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Inhibiting the PI3K Pathway

Tuesday, March 10, 2015

Photo of Dr. CantleyDr. Lewis Cantley Which breast tumors will respond to a phosphatidylinositol 3 (PI3K) pathway inhibitor?

To answer that question first requires an understanding of the PI3K pathway, which plays a critical role not only in cancer, by mediating cell transformation via oncogenes, but in stimulating insulin-dependent glucose uptake and metabolism.

Discovered in 1985 by Lewis C. Cantley, Ph.D., and colleagues at Tufts University School of Medicine in Boston, MA, the PI3K pathway is one of the most mutated in human cancer. Mutations in PIK3CA, the gene that encodes the p110α subunit of PI3K, are associated with antiestrogen resistance in estrogen receptor-positive breast cancer.

To date, however, tumor response to a PI3K inhibitor cannot be predicted, which has led to myriad clinical trials of agents targeting this signal transduction pathway.

The goal: to find an approach that “will accelerate personalized cancer care that can be incorporated into standard practice,” according to the Stand Up to Cancer (SU2C) PI3K Dream Team, “Targeting the PI3K Pathway in Women's Cancers,” which includes breast, ovarian, and endometrial cancers.

Dr. Cantley, Margaret and Herman Sokol Professor and Director, Sandra and Edward Meyer Cancer Center at Weill Cornell Medical College/Ronald P. Stanton Clinical Cancer Program, New York Presbyterian Hospital in New York, NY, and Team Leader for the SU2C PI3K Dream Team, one of the original five Dream Teams created in 2009, told Cancer Therapy Advisor that work completed by the group, a global consortium of investigators, has led to four “discovery trials” of PI3K inhibitors for breast cancer, three of which are still accruing participants.

The team has modeled their approach on the development of trastuzumab. In 2001, the finding that trastuzumab significantly improved median survival from 20.3 to 25.1 months in HER2-positive metastatic breast cancer was groundbreaking4; now, the agent is considered a standard of care for early-stage, HER2-positive breast cancer.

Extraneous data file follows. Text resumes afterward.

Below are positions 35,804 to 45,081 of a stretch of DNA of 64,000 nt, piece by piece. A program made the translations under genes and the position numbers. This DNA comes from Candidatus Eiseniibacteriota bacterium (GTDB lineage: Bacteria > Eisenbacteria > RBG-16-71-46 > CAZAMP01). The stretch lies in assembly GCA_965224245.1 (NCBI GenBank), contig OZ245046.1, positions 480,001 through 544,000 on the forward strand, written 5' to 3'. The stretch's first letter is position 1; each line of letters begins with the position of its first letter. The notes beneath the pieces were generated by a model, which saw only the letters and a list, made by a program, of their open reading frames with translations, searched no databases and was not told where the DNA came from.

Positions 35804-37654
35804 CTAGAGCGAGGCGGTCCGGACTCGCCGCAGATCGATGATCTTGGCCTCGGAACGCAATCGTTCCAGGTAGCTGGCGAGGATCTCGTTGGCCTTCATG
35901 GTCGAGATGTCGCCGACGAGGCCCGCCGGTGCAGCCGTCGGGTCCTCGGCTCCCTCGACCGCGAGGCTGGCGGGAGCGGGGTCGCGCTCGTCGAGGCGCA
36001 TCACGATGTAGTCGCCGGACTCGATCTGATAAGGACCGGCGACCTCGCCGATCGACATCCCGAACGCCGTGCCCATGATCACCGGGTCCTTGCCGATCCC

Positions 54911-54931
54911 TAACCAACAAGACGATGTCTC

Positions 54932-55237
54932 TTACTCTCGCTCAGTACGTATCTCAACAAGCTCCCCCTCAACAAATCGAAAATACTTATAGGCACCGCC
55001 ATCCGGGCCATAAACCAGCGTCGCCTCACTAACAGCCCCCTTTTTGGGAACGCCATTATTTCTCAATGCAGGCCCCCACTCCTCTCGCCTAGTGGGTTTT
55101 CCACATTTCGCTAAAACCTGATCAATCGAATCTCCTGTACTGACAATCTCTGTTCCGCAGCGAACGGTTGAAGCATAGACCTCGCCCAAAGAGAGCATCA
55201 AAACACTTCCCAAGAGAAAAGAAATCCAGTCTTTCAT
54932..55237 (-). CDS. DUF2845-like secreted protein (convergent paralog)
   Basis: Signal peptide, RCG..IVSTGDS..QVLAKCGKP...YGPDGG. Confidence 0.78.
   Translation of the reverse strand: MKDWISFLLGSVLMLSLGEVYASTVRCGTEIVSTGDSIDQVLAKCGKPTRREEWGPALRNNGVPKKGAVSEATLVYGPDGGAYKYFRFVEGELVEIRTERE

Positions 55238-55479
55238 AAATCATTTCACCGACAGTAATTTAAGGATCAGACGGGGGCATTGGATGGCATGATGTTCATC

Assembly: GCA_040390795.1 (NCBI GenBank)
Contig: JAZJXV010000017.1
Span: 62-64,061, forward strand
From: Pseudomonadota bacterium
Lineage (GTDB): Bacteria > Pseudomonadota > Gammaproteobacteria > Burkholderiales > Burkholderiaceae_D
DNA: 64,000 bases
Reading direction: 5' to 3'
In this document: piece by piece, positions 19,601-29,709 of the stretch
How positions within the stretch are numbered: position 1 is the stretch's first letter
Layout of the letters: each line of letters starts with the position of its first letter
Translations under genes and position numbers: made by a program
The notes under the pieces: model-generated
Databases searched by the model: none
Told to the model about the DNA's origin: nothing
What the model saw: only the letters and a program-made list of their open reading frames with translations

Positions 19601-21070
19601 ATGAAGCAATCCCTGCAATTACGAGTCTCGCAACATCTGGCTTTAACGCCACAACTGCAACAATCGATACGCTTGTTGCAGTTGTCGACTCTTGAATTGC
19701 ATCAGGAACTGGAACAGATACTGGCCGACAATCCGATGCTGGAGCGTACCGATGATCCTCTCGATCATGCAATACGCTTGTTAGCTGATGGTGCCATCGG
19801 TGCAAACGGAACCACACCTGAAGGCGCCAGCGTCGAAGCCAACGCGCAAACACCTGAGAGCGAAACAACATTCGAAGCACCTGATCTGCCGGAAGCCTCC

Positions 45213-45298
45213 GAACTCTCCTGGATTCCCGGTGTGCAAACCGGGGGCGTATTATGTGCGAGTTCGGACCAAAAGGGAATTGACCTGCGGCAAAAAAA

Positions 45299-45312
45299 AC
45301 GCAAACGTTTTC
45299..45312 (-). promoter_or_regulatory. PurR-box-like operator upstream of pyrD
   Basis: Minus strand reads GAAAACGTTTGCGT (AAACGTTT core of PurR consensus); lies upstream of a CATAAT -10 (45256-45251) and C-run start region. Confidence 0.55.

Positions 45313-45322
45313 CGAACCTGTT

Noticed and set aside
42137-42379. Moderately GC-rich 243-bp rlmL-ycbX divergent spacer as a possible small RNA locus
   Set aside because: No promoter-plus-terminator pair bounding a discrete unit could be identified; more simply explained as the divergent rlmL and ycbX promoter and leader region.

They hoped to find agents that target solid tumors such as breast cancer carrying PIK3CA gene alterations that work first in the metastatic setting, with the goal of moving use to the neoadjuvant setting.

Over four years, they tested more than 20 PI3K pathway-targeted agents as well as seven drugs targeting interacting pathways in 57 breast cancer cell lines to determine if potentially novel biomarkers could be identified.

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Approximately 30% to 40% of women have breast cancer with PI3K mutations, Dr. Cantley said, with responses to date skewing towards those with wild-type mutations.

He predicts that, as with trastuzumab, PI3K inhibitors will be approved first in late-stage disease, with responses contributing to an understanding of their mechanisms of action.

However, “I really do think it would be when we go into adjuvant and neoadjuvant therapy we will see the biggest impact.”

One intriguing finding of research with the PI3K inhibitors, underscoring the complexity of ongoing research, is that they increase insulin levels so high “that they override the inhibition of PI3K in the liver,” impairing “the ability to inhibit PI3 kinase in the tumor.”

For that reason, he said an endocrine consultant was brought in on the Novartis trials, who recommended metformin and other sodium glucose transporter agents be used to keep insulin levels as low as possible.

Dr. Cantley pointed to recent research that argues that “insulin resistance—more so than obesity—is driving incidence of breast cancer.” This suggests that breast tumors may be responding to high levels of insulin, even in the absence of PI3K mutation.

“One should be very worried about that,” he said, adding that one of the take-home messages of his decades of research is to “avoid sugar. Sugar is the worst culprit. If you can do a single thing that won't mean you are hungry all the time, avoid sugar.”

In 2010, a global phase 3 study was initiated to compare invasive disease-free survival in patients with early-stage breast cancer treated with metformin versus placebo in addition to standard adjuvant therapy.

More than 3,500 patients have been randomized to oral metformin or placebo twice daily for up to 5 years in the absence of disease progression.

Data from this study, which is ongoing but no longer recruiting participants, is expected in late 2016.

This article first appeared in Cancer Therapy Advisor. The full text is available here